Oral History Center - UC Berkeley Library

Del Anderson Handy, a Consummate Educator: From a Childhood in the Rural South to the Chancellorship of San Francisco City College

Interviewee(s):
Handy, Del Anderson
Interviewer(s):
Crawford, Caroline
Title:
Del Anderson Handy, a Consummate Educator: From a Childhood in the Rural South to the Chancellorship of San Francisco City College
Abstract:
Del Anderson Handy grew up in a small town near Vicksburg, Mississippi, where she worked alongside her great-grandmother, a midwife and forewoman on a plantation. She began studies at Alcorn College and after leading a student protest against racism she left the South and moved to California. She earned a Bachelor of Arts in human development and family life education, and a Master's in Social Work at San Diego State, and shortly became a member of the faculty there, the third African-American on the tenure track in a university of that size. After a number of posts in community colleges, she was named Chancellor of San Francisco City College, where she played a leading role in a $150 million bond campaign to build two new campuses. A lifelong fighter for civil rights, Del Handy retired 1998 and is active on the boards of several Bay Area organizations.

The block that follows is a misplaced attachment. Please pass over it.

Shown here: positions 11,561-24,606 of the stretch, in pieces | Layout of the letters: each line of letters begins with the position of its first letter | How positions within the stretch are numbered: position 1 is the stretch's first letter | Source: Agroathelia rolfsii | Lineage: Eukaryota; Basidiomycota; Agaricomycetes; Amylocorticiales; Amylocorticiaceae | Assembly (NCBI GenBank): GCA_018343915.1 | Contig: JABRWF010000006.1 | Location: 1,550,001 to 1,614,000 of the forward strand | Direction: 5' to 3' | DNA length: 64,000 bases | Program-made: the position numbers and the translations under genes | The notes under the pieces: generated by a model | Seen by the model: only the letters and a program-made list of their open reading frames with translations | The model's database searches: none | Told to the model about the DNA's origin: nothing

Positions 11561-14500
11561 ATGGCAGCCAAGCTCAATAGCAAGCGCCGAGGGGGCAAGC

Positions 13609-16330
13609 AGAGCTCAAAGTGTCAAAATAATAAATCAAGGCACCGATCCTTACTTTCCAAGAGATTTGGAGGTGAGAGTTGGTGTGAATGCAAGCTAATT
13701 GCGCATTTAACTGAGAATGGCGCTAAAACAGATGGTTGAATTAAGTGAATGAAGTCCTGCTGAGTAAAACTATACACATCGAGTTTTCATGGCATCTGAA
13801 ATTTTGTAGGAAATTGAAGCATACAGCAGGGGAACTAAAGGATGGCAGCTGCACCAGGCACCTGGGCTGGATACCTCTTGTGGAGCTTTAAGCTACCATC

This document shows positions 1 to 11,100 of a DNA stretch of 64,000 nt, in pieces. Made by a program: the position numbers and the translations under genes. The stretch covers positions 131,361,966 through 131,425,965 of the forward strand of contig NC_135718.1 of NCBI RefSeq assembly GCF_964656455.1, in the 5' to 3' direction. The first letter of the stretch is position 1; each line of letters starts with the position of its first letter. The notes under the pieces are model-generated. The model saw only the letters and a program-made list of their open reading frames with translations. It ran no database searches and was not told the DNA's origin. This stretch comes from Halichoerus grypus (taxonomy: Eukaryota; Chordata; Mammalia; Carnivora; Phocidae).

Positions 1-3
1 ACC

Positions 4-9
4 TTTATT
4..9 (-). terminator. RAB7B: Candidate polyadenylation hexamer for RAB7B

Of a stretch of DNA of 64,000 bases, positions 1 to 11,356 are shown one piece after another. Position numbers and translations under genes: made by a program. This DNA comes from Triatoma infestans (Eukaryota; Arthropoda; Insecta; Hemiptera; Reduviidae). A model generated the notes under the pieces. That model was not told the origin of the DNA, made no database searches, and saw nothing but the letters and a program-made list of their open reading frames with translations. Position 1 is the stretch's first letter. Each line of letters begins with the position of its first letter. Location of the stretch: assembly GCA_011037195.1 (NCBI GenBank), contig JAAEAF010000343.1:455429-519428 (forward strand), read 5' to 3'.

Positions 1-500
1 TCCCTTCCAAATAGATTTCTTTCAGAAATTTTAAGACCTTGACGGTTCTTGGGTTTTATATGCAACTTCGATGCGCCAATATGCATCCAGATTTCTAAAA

Subject area(s):
Arts and Letters
Interview date(s):
2015
Project:
Arts and Letters - Individual Interviews
Rights:
Handy, Del Anderson. "Del Anderson Handy, a Consummate Educator: From a Childhood in the Rural South to the Chancellorship of San Francisco City College." Interview by Caroline Crawford in 2015. Oral History Center, The Bancroft Library, University of California, Berkeley, 2016.